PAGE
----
The county Board of Supervisors voted 3-2 Tuesday to keep a vaccine mandate for new employees in place, following a lengthy and occasionally explicative-laced public hearing.
The new vote was taken in response to a letter challenging the mandate, which was originally passed on Oct. 5, also by a 3-2 vote. Chairman Nathan Fletcher, Supervisor Terra Lawson-Remer and Vice Chairwoman Nora Vargas voted yes. Supervisors Joel Anderson and Jim Desmond were opposed.
The exact nature of the challenge to the mandate was not revealed, but it appeared to question the propriety of the original vote under the state’s open meeting law. County staff indicated the new vote was taken “in an abundance of caution under government Code Section 54960.1,” a reference to the Brown Act open meetings law.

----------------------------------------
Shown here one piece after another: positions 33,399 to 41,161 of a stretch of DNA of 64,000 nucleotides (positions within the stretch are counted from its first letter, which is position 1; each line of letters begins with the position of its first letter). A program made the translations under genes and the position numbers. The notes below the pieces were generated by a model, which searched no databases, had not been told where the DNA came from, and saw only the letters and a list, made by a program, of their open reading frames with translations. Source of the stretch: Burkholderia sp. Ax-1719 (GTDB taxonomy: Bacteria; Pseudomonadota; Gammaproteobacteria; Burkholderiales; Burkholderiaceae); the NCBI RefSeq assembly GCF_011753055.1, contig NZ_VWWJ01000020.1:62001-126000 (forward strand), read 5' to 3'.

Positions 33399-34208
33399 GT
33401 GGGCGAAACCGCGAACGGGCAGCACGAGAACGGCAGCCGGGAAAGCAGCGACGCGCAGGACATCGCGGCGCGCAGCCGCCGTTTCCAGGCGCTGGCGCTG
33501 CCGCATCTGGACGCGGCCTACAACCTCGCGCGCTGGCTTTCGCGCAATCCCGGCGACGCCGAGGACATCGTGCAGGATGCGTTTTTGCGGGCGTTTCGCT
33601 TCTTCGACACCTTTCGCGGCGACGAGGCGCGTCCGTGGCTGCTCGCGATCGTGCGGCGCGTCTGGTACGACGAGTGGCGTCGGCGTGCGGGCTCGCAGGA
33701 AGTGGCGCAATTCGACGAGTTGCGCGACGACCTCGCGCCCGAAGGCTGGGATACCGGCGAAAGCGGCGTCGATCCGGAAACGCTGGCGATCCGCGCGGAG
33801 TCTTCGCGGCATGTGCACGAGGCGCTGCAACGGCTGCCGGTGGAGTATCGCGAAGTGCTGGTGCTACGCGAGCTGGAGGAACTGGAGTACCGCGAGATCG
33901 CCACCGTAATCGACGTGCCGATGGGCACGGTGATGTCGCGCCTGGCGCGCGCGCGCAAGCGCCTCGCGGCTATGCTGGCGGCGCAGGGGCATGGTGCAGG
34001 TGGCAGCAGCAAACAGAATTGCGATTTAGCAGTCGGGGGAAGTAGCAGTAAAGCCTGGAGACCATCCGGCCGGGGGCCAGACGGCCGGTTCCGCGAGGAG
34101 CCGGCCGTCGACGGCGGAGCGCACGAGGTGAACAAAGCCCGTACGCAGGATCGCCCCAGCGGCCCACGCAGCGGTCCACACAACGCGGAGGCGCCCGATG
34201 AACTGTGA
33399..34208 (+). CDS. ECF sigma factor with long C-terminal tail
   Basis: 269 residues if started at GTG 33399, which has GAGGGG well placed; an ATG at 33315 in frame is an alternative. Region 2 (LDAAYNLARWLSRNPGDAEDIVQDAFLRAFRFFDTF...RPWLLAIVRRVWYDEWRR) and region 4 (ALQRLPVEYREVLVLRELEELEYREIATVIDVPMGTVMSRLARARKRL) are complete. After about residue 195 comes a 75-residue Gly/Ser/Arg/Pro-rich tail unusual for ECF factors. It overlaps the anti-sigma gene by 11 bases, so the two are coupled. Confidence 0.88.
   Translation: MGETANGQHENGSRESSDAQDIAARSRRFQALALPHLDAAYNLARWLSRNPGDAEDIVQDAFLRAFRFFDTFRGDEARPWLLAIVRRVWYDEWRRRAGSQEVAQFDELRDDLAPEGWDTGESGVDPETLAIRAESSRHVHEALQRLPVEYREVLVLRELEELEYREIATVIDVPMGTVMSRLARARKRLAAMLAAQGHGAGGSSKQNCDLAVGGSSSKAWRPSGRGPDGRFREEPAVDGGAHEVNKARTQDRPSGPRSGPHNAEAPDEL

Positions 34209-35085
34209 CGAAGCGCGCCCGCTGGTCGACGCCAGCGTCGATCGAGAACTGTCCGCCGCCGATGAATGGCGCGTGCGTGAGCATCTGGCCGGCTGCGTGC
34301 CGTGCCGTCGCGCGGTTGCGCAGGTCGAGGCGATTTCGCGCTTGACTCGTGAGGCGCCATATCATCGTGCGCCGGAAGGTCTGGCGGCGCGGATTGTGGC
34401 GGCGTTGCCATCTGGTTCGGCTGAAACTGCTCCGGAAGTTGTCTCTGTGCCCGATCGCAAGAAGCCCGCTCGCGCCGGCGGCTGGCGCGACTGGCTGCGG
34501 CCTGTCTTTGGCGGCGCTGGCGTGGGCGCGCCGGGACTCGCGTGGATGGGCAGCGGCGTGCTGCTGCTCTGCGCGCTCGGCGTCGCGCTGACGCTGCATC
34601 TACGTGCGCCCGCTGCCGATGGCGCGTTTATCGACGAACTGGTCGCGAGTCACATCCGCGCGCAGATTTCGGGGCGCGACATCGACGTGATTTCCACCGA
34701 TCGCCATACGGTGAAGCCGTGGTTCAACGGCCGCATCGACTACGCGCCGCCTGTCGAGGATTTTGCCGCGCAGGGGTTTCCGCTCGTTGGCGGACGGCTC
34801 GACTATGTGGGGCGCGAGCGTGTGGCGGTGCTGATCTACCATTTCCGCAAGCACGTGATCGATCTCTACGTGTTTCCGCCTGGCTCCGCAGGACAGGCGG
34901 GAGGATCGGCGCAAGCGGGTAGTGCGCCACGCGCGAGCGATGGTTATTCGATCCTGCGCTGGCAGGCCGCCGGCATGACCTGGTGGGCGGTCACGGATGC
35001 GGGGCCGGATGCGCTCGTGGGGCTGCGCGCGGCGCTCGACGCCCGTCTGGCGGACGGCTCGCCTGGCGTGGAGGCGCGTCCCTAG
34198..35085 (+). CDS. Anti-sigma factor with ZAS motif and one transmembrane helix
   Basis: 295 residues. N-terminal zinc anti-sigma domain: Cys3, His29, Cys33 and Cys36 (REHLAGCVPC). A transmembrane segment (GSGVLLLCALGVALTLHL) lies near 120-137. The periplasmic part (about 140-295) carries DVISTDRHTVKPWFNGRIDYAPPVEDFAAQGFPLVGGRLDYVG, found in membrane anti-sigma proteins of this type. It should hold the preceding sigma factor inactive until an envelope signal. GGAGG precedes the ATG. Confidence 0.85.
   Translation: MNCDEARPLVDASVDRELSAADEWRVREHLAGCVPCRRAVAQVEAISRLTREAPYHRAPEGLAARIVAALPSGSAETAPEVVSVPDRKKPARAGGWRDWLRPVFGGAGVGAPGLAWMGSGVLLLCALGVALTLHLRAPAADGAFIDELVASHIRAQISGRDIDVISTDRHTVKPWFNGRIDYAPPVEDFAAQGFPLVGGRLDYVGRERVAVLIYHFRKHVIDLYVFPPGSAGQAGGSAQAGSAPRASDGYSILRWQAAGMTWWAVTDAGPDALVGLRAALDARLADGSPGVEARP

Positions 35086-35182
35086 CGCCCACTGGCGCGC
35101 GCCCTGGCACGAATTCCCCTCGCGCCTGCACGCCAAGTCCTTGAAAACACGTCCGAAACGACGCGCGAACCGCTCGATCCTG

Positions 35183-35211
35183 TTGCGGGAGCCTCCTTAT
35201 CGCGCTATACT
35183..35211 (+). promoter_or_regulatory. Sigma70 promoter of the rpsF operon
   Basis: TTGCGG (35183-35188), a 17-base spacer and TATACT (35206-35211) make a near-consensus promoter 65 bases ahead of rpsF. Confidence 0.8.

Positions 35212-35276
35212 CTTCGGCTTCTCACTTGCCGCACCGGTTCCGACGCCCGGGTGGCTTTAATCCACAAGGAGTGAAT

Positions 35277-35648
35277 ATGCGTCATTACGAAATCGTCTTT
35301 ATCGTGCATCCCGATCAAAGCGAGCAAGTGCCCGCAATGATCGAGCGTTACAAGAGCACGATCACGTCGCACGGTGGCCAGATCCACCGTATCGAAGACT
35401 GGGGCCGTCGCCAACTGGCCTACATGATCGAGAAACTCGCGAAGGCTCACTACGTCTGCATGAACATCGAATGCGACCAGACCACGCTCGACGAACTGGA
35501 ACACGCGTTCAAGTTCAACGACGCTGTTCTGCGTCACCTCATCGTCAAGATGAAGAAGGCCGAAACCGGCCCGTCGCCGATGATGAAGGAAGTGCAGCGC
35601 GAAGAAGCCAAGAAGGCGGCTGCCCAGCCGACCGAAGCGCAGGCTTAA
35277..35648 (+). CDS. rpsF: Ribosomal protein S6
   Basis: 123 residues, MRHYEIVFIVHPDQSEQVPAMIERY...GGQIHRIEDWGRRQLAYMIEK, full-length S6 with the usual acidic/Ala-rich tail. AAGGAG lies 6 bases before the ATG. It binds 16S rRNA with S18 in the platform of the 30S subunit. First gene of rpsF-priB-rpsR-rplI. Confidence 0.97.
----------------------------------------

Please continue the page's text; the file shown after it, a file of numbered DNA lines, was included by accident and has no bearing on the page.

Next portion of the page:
In August, the county adopted a policy requiring existing employees to either be fully vaccinated or take weekly COVID-19 tests. The mandate for vaccines applies to new county hires.
Anderson and Desmond have both said they oppose a vaccine mandate.
Tuesday’s meeting included some often-vitriolic public testimony, including one anti-vax speaker, who identified himself as Jason Robo, said Fletcher should commit suicide and then made a racially charged comment directed at county Public Health Director Dr. Wilma Wooten, who is Black.
The remark prompted an angry response from Supervisor Vargas, who peppered her retort with an expletive.
Fletcher, the board chairman, said that while dissent is a healthy part of a functioning democracy, it has been sad to watch vaccine-mandate opponents launch personal attacks on board members and county officials simply because they don’t agree with their policies.
City News Service contributed to this article.